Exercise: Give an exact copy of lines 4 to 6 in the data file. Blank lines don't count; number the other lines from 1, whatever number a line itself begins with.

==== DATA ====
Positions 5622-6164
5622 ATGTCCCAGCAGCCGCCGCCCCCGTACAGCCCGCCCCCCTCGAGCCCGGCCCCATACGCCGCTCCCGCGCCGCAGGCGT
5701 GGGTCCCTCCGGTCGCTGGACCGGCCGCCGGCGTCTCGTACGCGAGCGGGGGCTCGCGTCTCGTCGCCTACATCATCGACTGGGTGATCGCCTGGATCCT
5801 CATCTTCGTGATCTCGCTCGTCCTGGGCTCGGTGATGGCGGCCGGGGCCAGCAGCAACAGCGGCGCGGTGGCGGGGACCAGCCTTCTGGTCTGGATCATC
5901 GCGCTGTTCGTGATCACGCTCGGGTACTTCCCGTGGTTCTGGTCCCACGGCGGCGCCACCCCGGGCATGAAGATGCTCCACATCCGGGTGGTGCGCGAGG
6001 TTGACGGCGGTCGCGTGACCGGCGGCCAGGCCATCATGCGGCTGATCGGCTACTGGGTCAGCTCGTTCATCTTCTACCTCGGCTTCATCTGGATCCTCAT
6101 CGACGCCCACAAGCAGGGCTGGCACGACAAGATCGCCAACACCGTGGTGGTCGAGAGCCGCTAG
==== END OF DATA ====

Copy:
5801 CATCTTCGTGATCTCGCTCGTCCTGGGCTCGGTGATGGCGGCCGGGGCCAGCAGCAACAGCGGCGCGGTGGCGGGGACCAGCCTTCTGGTCTGGATCATC
5901 GCGCTGTTCGTGATCACGCTCGGGTACTTCCCGTGGTTCTGGTCCCACGGCGGCGCCACCCCGGGCATGAAGATGCTCCACATCCGGGTGGTGCGCGAGG
6001 TTGACGGCGGTCGCGTGACCGGCGGCCAGGCCATCATGCGGCTGATCGGCTACTGGGTCAGCTCGTTCATCTTCTACCTCGGCTTCATCTGGATCCTCAT